Skip to content


    Exciting News for WebMD Members!

    We've been busy behind the scenes building new message boards for you. You'll have new and easier ways to find messages, connect with others, and share your stories.

    And, this will all be available on your smartphone or other mobile device!

    What Do You Need to Do?

    The message board you're used to will be closing in the coming weeks. While many of your boards will be making the move to our new home, your posts will not. Want to keep a discussion going? Save posts you want to continue (this includes your member profile story), so that you can re-post them in the new message boards.

    Keep an eye here and on your email inbox, we'll be back in touch soon to give you all the information you need!

    Yours in health,
    WebMD Message Boards Management

    Includes Expert Content
    Fibroids - what to expect ?
    An_246914 posted:
    Now that I've been diagnosed with fibroids (Losing my grip thread), I'm not sure what to expect from them.

    I am 54, FSH 58.3, no ovulation since December 26, 2012. (bbt chart).

    On and off spotting since June 2013, a 48 day stretch of spotting/some clotting, (bleeding stopped for 15 days now) and a persistant dull heavy, ache in my pelvis.

    I would like to try to wait it out, hoping they will shrink.

    Do they flare up?
    Do they settle down ?

    What is the expected/usual behavoir of them?
    Mary Jane Minkin, MD responded:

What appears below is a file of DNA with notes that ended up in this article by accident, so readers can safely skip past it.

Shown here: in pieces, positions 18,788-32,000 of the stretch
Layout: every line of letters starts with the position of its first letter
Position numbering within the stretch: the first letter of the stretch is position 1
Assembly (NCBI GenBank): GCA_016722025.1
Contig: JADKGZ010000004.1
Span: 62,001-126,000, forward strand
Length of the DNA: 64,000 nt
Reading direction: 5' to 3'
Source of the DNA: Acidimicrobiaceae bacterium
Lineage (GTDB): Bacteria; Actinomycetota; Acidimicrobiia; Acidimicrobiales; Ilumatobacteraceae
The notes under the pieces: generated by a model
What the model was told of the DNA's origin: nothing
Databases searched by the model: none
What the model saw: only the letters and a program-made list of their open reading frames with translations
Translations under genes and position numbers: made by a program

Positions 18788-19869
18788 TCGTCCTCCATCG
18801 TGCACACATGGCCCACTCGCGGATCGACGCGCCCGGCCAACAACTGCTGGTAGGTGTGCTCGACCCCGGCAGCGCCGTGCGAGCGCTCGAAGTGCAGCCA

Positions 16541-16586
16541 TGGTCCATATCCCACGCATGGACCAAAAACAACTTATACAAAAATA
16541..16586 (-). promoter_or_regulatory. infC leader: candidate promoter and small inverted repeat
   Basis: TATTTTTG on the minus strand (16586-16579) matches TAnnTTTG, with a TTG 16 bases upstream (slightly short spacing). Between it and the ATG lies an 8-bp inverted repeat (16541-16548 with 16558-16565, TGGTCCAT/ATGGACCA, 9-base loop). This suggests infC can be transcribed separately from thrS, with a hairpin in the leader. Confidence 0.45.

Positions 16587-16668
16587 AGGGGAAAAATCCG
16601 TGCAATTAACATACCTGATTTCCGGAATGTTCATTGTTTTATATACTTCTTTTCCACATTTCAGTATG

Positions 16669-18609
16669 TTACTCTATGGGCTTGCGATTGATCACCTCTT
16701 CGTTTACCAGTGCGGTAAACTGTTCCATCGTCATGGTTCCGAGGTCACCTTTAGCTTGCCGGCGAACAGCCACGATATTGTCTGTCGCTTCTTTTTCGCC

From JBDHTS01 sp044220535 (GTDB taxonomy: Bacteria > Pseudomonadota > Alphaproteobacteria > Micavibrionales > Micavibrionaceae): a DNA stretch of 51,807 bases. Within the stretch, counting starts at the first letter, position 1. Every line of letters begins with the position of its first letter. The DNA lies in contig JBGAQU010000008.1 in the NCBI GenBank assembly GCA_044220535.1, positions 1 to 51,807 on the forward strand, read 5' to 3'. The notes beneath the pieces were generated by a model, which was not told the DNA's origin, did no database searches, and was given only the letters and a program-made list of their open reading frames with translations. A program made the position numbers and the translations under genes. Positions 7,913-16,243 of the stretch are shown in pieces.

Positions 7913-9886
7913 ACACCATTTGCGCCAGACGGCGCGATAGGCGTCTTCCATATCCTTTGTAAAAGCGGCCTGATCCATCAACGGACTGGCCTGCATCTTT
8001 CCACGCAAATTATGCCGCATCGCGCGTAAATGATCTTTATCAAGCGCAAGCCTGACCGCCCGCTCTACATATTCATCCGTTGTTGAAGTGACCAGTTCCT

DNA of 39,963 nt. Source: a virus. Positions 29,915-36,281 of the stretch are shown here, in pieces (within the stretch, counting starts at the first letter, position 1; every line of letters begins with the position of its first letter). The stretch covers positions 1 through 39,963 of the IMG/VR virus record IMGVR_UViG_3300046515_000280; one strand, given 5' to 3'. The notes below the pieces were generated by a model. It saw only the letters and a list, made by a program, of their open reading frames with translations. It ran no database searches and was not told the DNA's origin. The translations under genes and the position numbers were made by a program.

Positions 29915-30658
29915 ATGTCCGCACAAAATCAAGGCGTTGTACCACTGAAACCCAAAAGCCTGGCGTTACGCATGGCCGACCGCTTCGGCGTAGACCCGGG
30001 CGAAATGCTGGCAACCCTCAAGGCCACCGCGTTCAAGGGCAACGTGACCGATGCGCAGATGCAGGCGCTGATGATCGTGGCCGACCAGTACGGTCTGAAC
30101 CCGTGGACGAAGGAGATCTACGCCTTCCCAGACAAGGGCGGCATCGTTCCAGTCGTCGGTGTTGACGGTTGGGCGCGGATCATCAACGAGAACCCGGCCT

Dear An_246914,
    You certainly are perimenopausal-and the good news is presuming that these are fibroids, they should start shrinking when you are fully menopausal (one year after the last bleeding episodes). Given the persistence of symptoms, your gynecologist will be keeping an eye on them, to make sure that these are indeed just fibroids-very very rarely can fibroids become cancerous; and the way you would know to be suspicious would be if instead of shrinking, they started growing. So you might be asked to do an ultrasound or two to just check on the dimensions of the uterus. So the good news is that you should do well by waiting, and that these fibroids do rate to shrink, and give you fewer symptoms; but you do want to check in periodically with your health care provider.
    Good luck,
    Mary Jane
    An_246914 replied to Mary Jane Minkin, MD's response:
    Well, I had about a minute to feel relieved that my recent tests didn't show anything sinister. Guess the worrying isn't over.
    Mary Jane Minkin, MD replied to An_246914's response:
    Dear An_246914,
    Please don't worry; the statistical chance of these fibroids turning bad is very small (like on the order of 1/500)-which is why watching is absolutely fine. The major point is that if you start feeling more pressure or discomfort, do let your healthcare provider know-so that (s)he can investigate (like do an ultrasound)-but the best thing about menopause for women who do have fibroids or endometriosis is that these conditions do get better-so that if someone is having issues with these, but is perimenopausal-riding the symptoms out is an excellent idea.
    Good luck,
    Mary Jane

    Featuring Experts

    Mary Jane Minkin, MD, is a nationally recognized obstetrician gynecologist, with a special interest in menopause. Dr. Minkin is clinical professor of ...More

    Helpful Tips

    Fact or fiction? Estrogen therapy is an option for all menopausal womenExpert
    Fiction: Only women who no longer have a uterus should consider using esdtrogen-alone therapy (ET). For women with a uterus, the option ... More
    Was this Helpful?
    33 of 47 found this helpful

    Related Drug Reviews

    • Drug Name User Reviews

    Report Problems With Your Medications to the FDA

    FDAYou are encouraged to report negative side effects of prescription drugs to the FDA. Visit the FDA MedWatch website or call 1-800-FDA-1088.

    For more information, visit the North American Menopause Society website